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2019 PBT Awards: Executive of the Year

Bucks Future Is Here Basketball

FILE - In this June 19, 2017, file photo, Milwaukee Bucks general manager Jon Horst speaks at a news conference in Milwaukee. Horst, a longtime team executive who took over as GM last year, said the Bucks are a team that has “established itself in a consistent way, in that we have a core group of guys that can continue to move forward, continue to build on what we’ve done here in the last couple years.”(AP Photo/Morry Gash, File)

AP

Kurt Helin

1. Jon Horst, Bucks

2. Sean Marks, Nets

3. Tim Connelly, Nuggets

Traditionally this award is won in July, and Magic/Pelinka nabbed LeBron, but they made so many other mistakes they don’t get it. Horst did a great job hiring Mike Budenholzer then building a roster around Giannis Antetokounmpo and the system that they were the NBA’s best regular season team.

Dan Feldman

1. Masai Ujiri, Raptors

2. Jon Horst, Bucks

3. Lawrence Frank, Clippers

Trading for Kawhi Leonard – raising the Raptors’ ceiling and giving them more flexibility if Leonard leaves – was the type of move that could singlehandedly win this award. Ujiri did much more. Landing Danny Green in the Leonard trade was sneaky good, and re-signing Fred VanVleet was trickier and more important than people realize. An in-season trade for Marc Gasol was another trade well worth the low cost.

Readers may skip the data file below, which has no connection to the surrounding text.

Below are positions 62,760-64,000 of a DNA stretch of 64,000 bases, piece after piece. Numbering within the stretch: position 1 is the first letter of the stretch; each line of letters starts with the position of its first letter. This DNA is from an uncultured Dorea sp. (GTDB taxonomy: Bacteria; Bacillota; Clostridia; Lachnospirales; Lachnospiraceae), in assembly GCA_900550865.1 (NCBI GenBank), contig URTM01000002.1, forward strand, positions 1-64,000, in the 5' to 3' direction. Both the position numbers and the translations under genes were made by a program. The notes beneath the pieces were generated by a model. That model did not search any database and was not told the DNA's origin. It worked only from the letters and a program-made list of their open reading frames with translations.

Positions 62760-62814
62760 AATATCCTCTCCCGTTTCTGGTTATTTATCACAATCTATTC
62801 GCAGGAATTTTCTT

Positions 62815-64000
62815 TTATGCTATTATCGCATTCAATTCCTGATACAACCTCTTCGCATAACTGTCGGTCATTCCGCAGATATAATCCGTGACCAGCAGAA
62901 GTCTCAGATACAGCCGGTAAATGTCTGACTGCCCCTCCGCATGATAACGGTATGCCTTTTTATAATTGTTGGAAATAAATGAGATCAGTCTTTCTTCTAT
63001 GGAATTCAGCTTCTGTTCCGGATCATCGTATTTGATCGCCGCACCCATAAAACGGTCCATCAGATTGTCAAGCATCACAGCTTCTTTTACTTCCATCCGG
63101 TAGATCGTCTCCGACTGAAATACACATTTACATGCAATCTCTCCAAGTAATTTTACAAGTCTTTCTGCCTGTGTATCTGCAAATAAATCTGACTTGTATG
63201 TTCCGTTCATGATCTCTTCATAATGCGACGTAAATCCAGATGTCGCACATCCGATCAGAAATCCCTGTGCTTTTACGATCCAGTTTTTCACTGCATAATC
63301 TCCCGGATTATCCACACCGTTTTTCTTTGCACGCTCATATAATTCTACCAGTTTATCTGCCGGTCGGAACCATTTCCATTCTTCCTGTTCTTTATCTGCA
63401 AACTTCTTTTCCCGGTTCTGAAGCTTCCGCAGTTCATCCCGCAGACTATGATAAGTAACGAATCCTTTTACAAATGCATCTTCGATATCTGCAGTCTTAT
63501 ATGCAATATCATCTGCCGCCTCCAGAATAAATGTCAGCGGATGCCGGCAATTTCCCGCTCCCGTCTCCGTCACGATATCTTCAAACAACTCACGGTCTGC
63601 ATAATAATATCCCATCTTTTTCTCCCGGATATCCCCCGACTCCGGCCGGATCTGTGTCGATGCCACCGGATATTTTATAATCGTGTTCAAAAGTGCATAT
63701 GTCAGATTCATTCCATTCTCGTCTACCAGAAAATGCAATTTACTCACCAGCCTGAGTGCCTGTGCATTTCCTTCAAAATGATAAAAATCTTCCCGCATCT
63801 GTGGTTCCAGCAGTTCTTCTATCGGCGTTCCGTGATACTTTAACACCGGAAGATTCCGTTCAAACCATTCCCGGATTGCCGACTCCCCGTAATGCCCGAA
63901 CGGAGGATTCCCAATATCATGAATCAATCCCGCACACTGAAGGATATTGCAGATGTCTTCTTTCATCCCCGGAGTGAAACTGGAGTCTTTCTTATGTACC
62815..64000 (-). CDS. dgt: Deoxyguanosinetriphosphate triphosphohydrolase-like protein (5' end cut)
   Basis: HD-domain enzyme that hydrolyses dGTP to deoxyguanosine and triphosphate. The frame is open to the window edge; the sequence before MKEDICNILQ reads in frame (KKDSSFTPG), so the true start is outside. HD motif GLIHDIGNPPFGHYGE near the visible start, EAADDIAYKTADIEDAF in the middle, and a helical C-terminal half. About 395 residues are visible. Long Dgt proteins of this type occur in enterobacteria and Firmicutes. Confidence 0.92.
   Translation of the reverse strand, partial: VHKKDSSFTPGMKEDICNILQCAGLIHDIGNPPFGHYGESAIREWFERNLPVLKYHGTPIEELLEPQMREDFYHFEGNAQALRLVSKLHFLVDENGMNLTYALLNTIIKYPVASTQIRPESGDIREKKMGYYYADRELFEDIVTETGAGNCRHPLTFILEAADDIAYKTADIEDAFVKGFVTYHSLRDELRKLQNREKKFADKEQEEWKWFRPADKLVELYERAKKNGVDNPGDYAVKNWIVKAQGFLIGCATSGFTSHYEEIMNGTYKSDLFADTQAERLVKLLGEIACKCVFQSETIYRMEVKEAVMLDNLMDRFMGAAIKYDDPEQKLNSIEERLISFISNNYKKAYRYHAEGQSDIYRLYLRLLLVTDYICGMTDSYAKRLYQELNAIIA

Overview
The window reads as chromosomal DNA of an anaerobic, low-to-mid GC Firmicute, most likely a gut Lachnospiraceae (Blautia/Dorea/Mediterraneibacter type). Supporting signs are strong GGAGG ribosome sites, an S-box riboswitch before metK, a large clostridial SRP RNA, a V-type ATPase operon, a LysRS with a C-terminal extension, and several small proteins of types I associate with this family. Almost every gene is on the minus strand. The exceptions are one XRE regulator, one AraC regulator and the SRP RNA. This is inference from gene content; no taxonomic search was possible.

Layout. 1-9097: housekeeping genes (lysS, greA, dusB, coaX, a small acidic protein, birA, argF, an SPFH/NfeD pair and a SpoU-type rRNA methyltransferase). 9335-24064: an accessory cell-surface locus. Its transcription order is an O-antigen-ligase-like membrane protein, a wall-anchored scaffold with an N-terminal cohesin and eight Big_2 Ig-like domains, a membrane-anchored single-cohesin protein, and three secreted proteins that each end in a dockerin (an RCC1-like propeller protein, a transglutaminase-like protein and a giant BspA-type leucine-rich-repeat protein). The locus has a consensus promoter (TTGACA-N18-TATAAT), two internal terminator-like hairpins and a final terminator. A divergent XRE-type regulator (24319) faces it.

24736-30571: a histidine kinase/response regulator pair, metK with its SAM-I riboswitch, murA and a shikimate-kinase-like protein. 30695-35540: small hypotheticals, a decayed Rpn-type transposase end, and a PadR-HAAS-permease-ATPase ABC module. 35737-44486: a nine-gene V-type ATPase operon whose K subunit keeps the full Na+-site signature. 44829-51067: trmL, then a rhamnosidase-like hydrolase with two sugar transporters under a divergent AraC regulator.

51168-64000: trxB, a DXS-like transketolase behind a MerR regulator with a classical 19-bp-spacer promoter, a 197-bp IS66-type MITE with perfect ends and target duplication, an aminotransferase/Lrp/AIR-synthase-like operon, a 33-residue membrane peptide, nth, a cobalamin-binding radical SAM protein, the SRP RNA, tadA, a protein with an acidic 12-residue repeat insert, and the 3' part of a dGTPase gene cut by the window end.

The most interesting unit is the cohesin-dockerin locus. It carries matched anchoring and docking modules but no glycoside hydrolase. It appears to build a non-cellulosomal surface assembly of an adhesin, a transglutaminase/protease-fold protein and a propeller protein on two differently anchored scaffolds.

Jon Horst made two great additions – Brook Lopez for the room exception, Mike Budenholzer as coach. The Clippers’ in-season trades netted them two future first-round picks and Landry Shamet while staying competitive enough to make the playoffs. Nets general manager Sean Marks didn’t trail Lawrence Frank by much.

Dane Delgado

1. Sam Presti, Thunder

2. Sean Marks, Nets

3. Masai Ujiri, Raptors

Presti isn’t a pick that’s going to be high on the boards, but think about how the story has changed in Oklahoma City this year. This was a team that re-signed Russell Westbrook and Paul George for a quarter of a billion dollars to play with Steven Adams and a bunch of salary filler. But Presti has always been smarter than the room, and his decision to put the Thunder in perpetual luxury tax hell had to have been based on something. Turns out, it was. George is DPOY candidate, which is wild considering the high probability of roster disaster after re-signing PG. OKC would be in better shape if Westbrook had the ability to evolve his game, which he clearly can’t. All three of these guys — Presti, Marks, and Ujiri — have turned over the cards they needed when they bet big. You need to be bold in today’s NBA, and that’s exactly what they are.